I picked out several books for the long vacation drives from WI to WY to MT to WI again. All the books I chose were fantastic selections of adventure or intrigue or illuminating nonfiction. Unfortunately, my family did not recognize my great taste and this is the only book we listened to. (See previous post regarding Cosmos.)
I used to sneer at the Sharpe books. They looked like crappy male adventure novels that should have been printed on acidic paper and sold out of porn stores. I ended up trying one out almost 20 years ago, really enjoyed the novel, and I've been a enthusiastic fan of Cornwell ever since.
I chose a couple Sharpe audiobooks for the family drive because Cornwell tells a great story and his historical accuracy and detail add so much to that story. Cornwell's concise, descriptive sentences give great details and he he always keeps the story moving along.
Anyhoo. Sharpe is a Captain now. Still serving with Wellington's Army in Spain as the French Army is sweeping West towards Portugal. Things are looking bad for the limeys and Sharpe gets called to headquarters. Sharpe is called in front of Wellington himself and the General's intelligence chief. Sharpe and his company of riflemen are tasked with going into French territory and recovering a cache of Spanish gold. Sharpe is not told by Wellington how the gold will be spent but Sharpe is told that recovery of the gold is key to the survival of the British.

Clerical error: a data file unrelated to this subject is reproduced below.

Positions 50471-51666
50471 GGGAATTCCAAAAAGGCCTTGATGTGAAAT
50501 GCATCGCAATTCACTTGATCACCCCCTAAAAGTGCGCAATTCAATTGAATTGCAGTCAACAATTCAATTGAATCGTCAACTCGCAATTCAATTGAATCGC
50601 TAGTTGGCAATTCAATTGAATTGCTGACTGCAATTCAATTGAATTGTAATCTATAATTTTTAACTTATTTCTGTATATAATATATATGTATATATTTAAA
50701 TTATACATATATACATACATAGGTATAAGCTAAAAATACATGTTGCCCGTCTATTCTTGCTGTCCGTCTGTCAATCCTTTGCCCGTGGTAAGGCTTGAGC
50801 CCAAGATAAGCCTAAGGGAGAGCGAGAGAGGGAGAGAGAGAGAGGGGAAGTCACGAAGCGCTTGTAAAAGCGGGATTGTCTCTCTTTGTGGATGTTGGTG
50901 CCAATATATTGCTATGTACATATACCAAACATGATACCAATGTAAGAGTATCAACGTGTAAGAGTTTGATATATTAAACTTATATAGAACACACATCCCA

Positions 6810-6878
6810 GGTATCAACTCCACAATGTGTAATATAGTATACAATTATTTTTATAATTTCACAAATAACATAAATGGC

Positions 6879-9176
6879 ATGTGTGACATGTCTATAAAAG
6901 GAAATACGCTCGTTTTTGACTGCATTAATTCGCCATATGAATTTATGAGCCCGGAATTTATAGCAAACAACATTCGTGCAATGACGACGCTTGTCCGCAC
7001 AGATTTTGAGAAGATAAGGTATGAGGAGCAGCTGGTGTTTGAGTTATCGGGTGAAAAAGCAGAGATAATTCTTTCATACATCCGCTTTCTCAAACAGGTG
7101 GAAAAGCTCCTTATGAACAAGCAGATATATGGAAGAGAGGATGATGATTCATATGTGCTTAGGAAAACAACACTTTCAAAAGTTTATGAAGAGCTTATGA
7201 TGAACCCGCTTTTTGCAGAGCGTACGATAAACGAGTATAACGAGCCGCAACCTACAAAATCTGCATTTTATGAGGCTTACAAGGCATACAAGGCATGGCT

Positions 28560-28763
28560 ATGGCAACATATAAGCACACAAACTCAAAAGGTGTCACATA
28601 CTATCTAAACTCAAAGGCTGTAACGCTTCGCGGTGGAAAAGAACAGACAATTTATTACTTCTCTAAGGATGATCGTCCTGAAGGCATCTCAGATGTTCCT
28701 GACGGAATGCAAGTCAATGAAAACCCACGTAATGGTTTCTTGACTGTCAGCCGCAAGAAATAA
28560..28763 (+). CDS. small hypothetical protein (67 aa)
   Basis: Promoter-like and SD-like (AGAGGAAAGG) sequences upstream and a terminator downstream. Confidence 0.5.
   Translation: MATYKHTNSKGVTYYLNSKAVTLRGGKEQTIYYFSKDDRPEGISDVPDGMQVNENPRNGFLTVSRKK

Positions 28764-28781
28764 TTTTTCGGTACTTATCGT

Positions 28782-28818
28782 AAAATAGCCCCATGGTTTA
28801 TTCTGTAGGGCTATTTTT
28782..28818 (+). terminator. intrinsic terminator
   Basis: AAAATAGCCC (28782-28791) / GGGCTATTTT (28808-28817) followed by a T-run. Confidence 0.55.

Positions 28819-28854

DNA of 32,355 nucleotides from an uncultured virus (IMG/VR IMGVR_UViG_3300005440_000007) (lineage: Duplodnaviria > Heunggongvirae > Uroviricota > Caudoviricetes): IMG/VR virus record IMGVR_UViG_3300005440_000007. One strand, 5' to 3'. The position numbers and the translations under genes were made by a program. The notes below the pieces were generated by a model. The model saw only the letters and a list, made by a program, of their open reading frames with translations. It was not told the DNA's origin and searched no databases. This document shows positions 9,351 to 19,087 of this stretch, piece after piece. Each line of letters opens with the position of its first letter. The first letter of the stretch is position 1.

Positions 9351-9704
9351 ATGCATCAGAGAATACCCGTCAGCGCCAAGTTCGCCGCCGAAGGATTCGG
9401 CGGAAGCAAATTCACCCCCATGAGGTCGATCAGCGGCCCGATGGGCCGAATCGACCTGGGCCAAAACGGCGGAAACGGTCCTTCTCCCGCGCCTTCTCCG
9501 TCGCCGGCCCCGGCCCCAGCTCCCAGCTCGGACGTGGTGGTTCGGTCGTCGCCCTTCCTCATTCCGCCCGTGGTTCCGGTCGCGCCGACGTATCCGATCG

Sharpe and a supercilious, hyper-religious Major head into French territory to meet up with another British Army Officer who has been working with the Spanish partisans. The other Officer is the one who knows where the gold has been hidden. Sharpe and Co. arrive at the village to find it occupied by the Frogs. The witness a skirmish between the Spanish partisans and the Major is captured trying to rendezvous with the partisans.
As usual Sharpe has many troubles to overcome. This challenges come from the enemy and his own men and allies. The Major is a would-be-Spaniard and his sympathies for the Spanish are overriding Sharpe's own orders. Sharpe has to battle the partisan leader who wants to keep the gold for himself and establish his own fiefdom and government since the Spanish King and government have fallen apart and fled the French.
- murder of Spanish women and children
- revenge by the Partisans
- Sharpe's fear and hatred of lancers
- Long range rifle shooting
- night attacks
- sneakiness and subterfuge
- Sharpe's dedication to the mission
- pompous British officers
- an absurd love affair between Sharpe and a beautiful partisan
- The siege of Almeida
- Sharpe blowing up Almeida when the British General does not let Sharpe leave with the gold (as mentioned above: Sharpe will complete the mission).